- More drug tests, more places, more often.
- Think of us before you drive
- Give the Space to Bike Riders
- Driver think Rider, Rider think driver
- The Vet
- Rethink Speed
- Drinking. Driving. They're better apart.
- Meet Graham
- Towards Zero
- Holiday road safety, Victoria Police
- Auto Emergency Braking
- Then and Now
- Alcohol Interlocks
- Safer P Platers
- Double Bus
- Vice Versa
- The Party's Over
- Be Present
- The Good Driver
- The Cell
- Theres no place like home safe - 2013
- Should've Said Something - 2013
- The Perfect Ride
- Bloody Idiots
- Wipe off 5
- Everyday Experts
- Pictures of You
- Driver Reviver
- Child Restraints
Give the Space to Bike Riders
Were asking drivers to slow when passing cyclists and give:
- at least one metre in speed zones up to 60km/h, and
- at least one and a half metres in zones over 60km/h.
It’s just a little bit of space for a lot more safe.
Why are we seeing a public education campaign as opposed to ‘metre matters’ legislation as seen in other states?
At this stage, there is insufficient evidence that the introduction of legislation would improve safety.
Consistent with other significant road safety initiatives, community education is one of the most important aspects of achieving behaviour change and usually precedes a regulatory response. The effectiveness of this campaign will be evaluated and the State Government will move to introduce trial legislation if it is deemed ineffective.
The approach of public education, followed by mandated legislation if required, is consistent with Victoria’s successful history of leading road safety behaviour change.
How are drivers going to know how far they are from a cyclist when passing?
A key point of the campaign is to help drivers of cars and heavy vehicles to understand the minimum space to leave when passing a person riding a push bike. The campaign uses visual cues to give people a guide of what one metre looks like, which is approximately an adult’s arm span – as shown in the new television ad. We believe it will be more effective to show, not tell, people what a metre is.
We know that most drivers do the right thing and slow down and allow enough space when they pass a cyclist. But it is evident that people do have difficulty judging the minimum space, which is another important reason for approaching the issue with a comprehensive public education campaign ahead of legislation.
What if it’s a narrow road and there isn’t enough space to give one metre or more?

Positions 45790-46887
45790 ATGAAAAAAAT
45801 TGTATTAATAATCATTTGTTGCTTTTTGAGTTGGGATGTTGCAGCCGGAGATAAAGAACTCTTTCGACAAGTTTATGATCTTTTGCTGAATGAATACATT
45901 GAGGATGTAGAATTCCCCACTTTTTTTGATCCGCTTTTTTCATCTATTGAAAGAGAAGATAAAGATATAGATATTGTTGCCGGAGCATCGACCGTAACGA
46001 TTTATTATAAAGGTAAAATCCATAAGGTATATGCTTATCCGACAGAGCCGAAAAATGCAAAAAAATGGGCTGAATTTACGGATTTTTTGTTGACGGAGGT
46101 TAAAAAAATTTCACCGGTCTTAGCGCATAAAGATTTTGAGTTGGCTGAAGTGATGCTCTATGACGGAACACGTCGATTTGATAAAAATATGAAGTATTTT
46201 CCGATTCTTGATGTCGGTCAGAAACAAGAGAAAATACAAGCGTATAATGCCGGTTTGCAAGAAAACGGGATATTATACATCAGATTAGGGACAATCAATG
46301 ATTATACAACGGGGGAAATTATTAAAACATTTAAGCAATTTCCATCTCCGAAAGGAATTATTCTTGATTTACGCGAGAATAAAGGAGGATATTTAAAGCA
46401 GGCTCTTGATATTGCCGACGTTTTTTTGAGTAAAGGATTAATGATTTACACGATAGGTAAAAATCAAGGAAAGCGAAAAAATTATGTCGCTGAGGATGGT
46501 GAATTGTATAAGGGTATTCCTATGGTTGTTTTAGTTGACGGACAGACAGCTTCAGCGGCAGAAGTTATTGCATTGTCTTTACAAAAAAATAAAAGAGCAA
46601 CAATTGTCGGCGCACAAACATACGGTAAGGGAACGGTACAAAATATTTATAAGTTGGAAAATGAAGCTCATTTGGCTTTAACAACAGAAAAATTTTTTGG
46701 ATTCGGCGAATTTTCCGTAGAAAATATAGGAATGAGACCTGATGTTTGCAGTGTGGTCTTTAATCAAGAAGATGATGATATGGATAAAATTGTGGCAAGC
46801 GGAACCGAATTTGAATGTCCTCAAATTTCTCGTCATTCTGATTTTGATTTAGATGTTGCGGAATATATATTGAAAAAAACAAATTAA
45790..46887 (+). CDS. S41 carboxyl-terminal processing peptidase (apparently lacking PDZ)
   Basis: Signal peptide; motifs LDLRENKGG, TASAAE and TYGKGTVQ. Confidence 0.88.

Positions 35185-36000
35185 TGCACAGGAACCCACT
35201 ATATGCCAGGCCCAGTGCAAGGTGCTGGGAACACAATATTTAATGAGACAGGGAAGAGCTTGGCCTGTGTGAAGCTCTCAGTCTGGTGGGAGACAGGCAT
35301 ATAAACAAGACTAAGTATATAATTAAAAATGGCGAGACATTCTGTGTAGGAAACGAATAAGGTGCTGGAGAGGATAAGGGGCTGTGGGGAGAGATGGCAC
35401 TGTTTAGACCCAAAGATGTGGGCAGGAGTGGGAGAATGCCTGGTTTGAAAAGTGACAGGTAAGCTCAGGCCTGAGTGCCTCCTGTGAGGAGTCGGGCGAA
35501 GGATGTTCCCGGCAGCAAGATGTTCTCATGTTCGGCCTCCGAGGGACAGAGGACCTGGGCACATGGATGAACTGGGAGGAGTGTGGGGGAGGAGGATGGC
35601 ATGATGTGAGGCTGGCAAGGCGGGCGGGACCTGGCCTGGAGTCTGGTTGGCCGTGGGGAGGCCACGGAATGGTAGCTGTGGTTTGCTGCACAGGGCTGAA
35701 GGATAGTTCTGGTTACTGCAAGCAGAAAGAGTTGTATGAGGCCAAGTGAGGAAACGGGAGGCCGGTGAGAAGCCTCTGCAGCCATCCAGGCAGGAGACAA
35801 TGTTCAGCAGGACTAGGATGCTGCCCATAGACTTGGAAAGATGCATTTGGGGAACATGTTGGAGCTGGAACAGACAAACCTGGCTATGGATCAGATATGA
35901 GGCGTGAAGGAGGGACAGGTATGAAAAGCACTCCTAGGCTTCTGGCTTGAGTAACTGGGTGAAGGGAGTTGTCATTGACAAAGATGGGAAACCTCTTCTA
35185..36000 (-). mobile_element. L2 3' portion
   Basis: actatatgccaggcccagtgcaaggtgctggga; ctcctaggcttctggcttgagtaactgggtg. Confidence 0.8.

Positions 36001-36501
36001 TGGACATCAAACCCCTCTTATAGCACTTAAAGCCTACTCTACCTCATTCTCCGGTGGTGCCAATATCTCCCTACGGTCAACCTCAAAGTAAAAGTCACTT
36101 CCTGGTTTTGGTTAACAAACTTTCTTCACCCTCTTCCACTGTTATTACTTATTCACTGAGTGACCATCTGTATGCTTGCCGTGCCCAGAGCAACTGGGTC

Bike riders and vehicle drivers have equal rights to use the road, and both cyclists and motorists have an obligation to take care of other road users. At times, this may require people to slow down and be patient until it is safe to pass.
Drivers should always allow safe passing distances for cyclists. Drivers should adjust their behaviour to suit the road environment including slowing down and ensuring they pass cyclists at an appropriate time.
It is equally important that riders follow the road rules and ensure they are highly visible, predictable and being considerate of other road users.
What happens if cyclists are riding two abreast?
Cyclists are legally allowed to ride two abreast on the road and are urged to remain no more than 1.5 metres apart if doing so. Bike riders maximise their visibility to drivers by riding next to each other. We ask cyclists to be courteous when riding two abreast and avoid doing so when it will unnecessarily slow other traffic.
Some roads offer bike lanes. Bike riders are required to use on-road bike lanes unless it is impractical to do so.
How vulnerable are cyclists on the roads?
We know cyclists are among our more vulnerable road users as they are don’t have the benefit of a car cabin or safety features like airbags.
TAC figures show cyclists are 34 times more likely to be seriously injured than vehicle occupants, and 4.5 times more likely to be killed in a crash.
While passing incidents are not among the leading causes of cyclist road trauma (collisions while cyclists are turning right is #1), bike riders can be vulnerable in a passing scenario. For a cyclist, it is threatening to have a vehicle traveling at 60km/h or more approaching unseen from behind. A vehicle’s larger mass and speed can act like a wave of pressure, threatening to destabilise a rider.
What else is the TAC doing to ensure the safety of cyclists?
With growing numbers of cyclists, we need to do more to prevent crashes at intersections, riders being hit by vehicles from behind, and car ‘dooring’.
As part of the Towards Zero 2020 Strategy and Action Plan, the Victorian Government is investing $100 million in the Safer Cyclists and Pedestrian Fund. This includes new, dedicated paths and routes across Victoria, as well as making places safer where people meet.
The focus is on improving routes to train stations and the CBD, creating new routes in regional areas, fulling the ‘missing links’ in the existing bicycle network and pedestrian crossings, markings and signs.
Towards Zero 2020 also includes new safe cycling resources for communities and schools to help further reduce the risks of riding.
The first target of the Towards Zero plan is to reduce the number of lives lost on our roads each year to less than 200 and reduce serious injuries by 15 per cent by 2020.
Behind the scenes of the latest sharing-the-roads cycling safety campaign, Give the Space to Bike Riders encourages drivers to give the space for cyclists to ride safe.